Male vs. Female Cocker Spaniel: 6 Key Differences

Written by Amber LaRock
Updated: November 4, 2023
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The cocker spaniel is a well-known and beloved dog breed. Their silky fur and expressive eyes lock you in initially, only to completely win you over with their affectionate personality. They form strong bonds with their owners and love nothing more than spending time with those they love, making them one of the best family dogs around.

The cocker spaniel is believed to trace back to an ancient spaniel family from Spain. They were initially known for their impressive hunting skills of the woodcock bird, likely leading to the ‘cocker’ portion of their name. These pups were eventually imported to the United States to aid bird and duck hunters, and it soon became clear that they make wonderful companions. The cocker spaniel we know and love today is active, energetic, and kind-natured.

Once you decide that a cocker spaniel is the right dog for your family, you may wonder if you should adopt a male or female. There are a six key differences between the male and female cocker spaniel, so let’s break down everything you need to know below!

1. Physical Differences

The beloved cocker spaniel weighs anywhere from 20 to 32 pounds and can be 13 to 17 inches tall.

©Aneta Jungerova/

The male tends to be slightly larger than the female.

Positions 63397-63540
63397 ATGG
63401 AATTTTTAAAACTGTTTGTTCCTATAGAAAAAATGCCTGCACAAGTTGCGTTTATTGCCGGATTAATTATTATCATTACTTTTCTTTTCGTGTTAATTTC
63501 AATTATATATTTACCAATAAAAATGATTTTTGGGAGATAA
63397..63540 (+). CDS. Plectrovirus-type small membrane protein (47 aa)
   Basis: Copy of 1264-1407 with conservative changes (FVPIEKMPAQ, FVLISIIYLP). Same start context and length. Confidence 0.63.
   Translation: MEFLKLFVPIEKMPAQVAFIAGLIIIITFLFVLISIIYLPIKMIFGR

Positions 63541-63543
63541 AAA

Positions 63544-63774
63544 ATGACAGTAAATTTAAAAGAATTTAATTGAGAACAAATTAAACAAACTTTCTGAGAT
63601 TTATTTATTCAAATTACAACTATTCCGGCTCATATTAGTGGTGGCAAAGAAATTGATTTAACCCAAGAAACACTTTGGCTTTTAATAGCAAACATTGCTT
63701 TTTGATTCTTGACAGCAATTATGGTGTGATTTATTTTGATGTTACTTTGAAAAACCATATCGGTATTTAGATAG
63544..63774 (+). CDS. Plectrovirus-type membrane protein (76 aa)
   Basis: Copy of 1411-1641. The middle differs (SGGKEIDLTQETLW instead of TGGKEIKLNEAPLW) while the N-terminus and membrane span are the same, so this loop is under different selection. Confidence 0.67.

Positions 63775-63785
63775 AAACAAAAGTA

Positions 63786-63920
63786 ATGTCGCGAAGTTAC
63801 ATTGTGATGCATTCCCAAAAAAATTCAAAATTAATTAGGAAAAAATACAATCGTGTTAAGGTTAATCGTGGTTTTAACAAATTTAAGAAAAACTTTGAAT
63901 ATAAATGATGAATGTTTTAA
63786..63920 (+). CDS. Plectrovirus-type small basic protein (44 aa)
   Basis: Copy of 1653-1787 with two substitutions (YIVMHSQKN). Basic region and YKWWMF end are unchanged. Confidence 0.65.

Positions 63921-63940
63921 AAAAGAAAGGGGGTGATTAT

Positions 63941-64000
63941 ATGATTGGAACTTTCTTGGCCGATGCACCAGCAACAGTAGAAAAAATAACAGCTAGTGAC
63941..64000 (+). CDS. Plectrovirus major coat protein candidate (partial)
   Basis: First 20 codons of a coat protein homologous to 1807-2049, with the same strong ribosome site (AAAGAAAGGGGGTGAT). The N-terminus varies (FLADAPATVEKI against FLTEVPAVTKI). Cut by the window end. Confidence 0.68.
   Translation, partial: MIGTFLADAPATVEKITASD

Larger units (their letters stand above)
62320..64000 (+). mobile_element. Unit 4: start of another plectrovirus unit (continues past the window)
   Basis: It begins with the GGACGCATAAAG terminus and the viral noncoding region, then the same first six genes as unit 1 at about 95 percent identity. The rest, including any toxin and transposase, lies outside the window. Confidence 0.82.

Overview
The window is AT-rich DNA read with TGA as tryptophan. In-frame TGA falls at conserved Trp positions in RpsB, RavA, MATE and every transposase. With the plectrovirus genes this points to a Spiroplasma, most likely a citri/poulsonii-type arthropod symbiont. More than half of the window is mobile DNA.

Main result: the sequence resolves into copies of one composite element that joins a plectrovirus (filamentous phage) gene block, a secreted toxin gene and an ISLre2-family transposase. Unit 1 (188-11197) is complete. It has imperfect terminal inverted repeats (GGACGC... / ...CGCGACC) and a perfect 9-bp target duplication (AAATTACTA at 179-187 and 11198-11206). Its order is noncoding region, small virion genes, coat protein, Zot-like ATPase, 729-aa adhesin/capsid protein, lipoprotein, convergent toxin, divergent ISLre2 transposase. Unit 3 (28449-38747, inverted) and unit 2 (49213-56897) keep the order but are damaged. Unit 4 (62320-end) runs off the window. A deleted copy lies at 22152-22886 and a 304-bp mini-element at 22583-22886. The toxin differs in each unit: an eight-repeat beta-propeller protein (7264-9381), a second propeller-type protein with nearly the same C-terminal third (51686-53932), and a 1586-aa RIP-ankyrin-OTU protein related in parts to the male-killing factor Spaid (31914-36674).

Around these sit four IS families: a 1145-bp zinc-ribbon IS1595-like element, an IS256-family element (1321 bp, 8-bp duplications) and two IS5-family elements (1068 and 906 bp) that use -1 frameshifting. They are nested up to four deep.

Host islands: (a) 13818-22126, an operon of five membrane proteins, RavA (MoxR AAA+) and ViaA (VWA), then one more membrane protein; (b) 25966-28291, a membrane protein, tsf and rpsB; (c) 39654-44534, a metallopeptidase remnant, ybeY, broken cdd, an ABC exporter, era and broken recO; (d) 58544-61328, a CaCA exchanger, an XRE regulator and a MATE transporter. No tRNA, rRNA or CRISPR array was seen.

Male: Males are often slightly larger than females. They are 14-17 inches tall on average and weigh anywhere from 20 to 32 pounds.

Female: Females tend to be a bit smaller than males. While males can weigh anywhere from 20 to 32 pounds, females tend to weigh 20 to 25 pounds on average.

2. Temperamental Differences

cocker spaniel puppy running with stick in mouth

Cocker spaniels are affectionate, loyal, and kind-natured. They make wonderful family dogs.

© undefined

Both males and females are highly affectionate. They are known to form close bonds with their owners, and they enjoy nothing more than spending time with the people they love.

Male: While both male and female cocker spaniels are affectionate and kind-natured, cocker spaniel parents believe that males are more loving. Male cockers are said to form close bonds with all members of the family instead of just one, and they are said to seek out attention more often than females do.

Female: Female cocker spaniels are a bit less attention-seeking than their male canine friends. They still love spending time with their owners, but they are more content with playing on their own or with other canine friends.

3. Trainability Differences

isolated cocker spaniel

Cocker spaniels are easy to train if they have a program that is positive, engaging, and reward based.

©Eric Isselee/

Cocker spaniels are known for being an intelligent breed. They are often easy to train due to their history of working alongside humans, but they can be a bit stubborn at times.

Male: Male cocker spaniels can catch on to training concepts very quickly, but they can be a bit stubborn at times. Male cocker spaniels may wander off and become distracted if their training program is not highly engaging and positive.